For several years Southampton were known for their savvy nature in the transfer window.
The Hampshire club would buy low, or promote from within, develop talent and then sell at astronomical fee – usually to Liverpool.
Along the way Saints fans got to enjoy exciting football from one of the best-run clubs in the division. However, the last couple of years has seen that model falter and Southampton have struggled as a result.
While the club can just about afford to have the odd off year in the transfer market – they were battling relegation for much of last term – Mark Hughes will be well aware he won’t be afforded as much sympathy and patience from the fans if this summer’s recruits don’t prove successful.
A fresh start
Last season Southampton’s defensive record wasn’t as poor as other sides battling for survival. They conceded 56 goals in 38 games, a far better tally than Stoke City, who were relegated, and West Ham United, who weren’t.
At the heart of that porous back line was a seemingly incapable ability to win headers. Last term Southampton were 11th for aerial duels attempted per 90 (40.44), yet they were bottom for percentage of aerial duels won (40.29 per cent).
And that is where new central defender Jannik Vestergaard comes in. Since the towering defender arrived at St Mary’s from Borussia Mönchengladbach, Southampton have shot up to eighth in the Premier League table when it comes to the percentage of aerial duels won (45.1 per cent).
It’s a significant rise and while Vestergaard will not solely be responsible for the increase, he is winning an average of four aerial duels per 90, a total only bettered by 12 other defenders in the Premier League.
In midfield, Hughes can also turn to new faces for old problems. The Southampton manager has clearly taken to Mohamed Elyounoussi, the winger signed from FC Basel in the summer, and for the most part the 24-year-old has done his best to repay the confidence shown in him.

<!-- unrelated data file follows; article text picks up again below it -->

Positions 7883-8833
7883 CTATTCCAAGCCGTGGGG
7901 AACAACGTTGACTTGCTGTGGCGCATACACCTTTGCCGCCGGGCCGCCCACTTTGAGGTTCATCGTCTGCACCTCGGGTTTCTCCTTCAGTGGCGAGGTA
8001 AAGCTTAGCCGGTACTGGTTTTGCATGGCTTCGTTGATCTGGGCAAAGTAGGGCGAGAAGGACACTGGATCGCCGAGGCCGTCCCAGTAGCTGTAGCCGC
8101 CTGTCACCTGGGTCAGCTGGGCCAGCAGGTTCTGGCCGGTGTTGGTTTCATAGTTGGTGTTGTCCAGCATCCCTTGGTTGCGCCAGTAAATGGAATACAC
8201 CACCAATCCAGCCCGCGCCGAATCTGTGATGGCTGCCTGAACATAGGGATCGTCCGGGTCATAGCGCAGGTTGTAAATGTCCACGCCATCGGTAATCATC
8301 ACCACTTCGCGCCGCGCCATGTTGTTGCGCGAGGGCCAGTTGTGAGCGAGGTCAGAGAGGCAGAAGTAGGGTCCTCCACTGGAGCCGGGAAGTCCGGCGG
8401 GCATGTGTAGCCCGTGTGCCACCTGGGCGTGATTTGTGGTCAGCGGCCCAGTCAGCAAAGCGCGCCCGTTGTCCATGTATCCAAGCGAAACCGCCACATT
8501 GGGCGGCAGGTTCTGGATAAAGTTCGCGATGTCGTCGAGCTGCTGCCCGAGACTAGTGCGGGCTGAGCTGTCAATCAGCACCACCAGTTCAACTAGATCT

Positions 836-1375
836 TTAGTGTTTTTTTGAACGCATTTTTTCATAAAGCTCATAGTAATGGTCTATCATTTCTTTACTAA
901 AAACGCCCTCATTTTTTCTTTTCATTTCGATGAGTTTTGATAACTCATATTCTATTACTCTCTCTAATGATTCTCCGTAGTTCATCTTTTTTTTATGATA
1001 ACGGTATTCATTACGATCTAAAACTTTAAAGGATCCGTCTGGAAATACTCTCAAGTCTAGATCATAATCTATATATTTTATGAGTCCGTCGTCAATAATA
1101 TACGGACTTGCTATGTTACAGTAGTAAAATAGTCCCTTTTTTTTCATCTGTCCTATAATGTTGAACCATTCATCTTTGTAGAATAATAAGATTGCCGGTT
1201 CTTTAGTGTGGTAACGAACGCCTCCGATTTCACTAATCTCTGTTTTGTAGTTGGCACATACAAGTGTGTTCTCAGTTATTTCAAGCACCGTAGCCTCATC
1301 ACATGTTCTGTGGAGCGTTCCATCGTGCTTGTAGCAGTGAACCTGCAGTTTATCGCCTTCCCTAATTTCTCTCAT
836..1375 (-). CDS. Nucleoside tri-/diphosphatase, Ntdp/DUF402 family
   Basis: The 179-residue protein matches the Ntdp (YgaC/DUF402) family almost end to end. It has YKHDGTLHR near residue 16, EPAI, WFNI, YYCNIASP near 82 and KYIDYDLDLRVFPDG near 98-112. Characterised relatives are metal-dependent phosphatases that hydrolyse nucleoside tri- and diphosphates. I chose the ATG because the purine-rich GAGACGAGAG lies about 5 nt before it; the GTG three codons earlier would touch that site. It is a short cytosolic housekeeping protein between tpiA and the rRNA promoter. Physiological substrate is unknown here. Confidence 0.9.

While Elyounoussi has yet to notch up a goal or an assist in five games for the Saints, his pace and dribbling has been a constant nuisance for opposing defences.
His current average of 3.67 crosses per 90 minutes isn’t quite as high as Nathan Redmond’s 3.92, but it isn’t far off at all. And his crossing accuracy of 41.6 per cent is also just a sliver off Redmond’s 45.9 per cent.
At such a young age and with no prior experience in English football, it’s perfectly understandable to assume the Norwegian international can only get better for his new side. And in doing so help Hughes and the club back up the league table.
Finally we get to the front line, which was undoubtedly the biggest problem in Southampton’s side last season. The Saints only scored 37 goals in 38 Premier League games during the 2017/18 campagin and if Hughes was to drag this club back to mid-table, at the very least, he needed to change things up.
Southampton tried to tackle this problem with a loan move for Liverpool’s Danny Ings. Although the 26-year-old may not be the sexiest signing in world football, he arrived at St Mary’s with a solid Premier League goalscoring record and so far this season we’ve seen exactly that from the English forward.
In just five games, Ings has already picked up three goals and leads the club’s goals per 90 minutes leaderboard with effectively 0.73 goals per game. In comparison, Charlie Austin’s average in the Premier League last term was 0.56, Manolo Gabbiadini’s was lower at 0.38 and Shane Long’s stood at a rather pitiful 0.11 per 90 minutes.
Now Ings isn’t going to continue that strike rate and score 30 goals this season, but Hughes will undoubtedly be encouraged by the manner in which he has hit the ground running.
And to have another, proven goalscorer in the team to put pressure on the likes of Austin and Gabbiadini will undoubtedly bolster a Southampton front line that can use all the help it can get.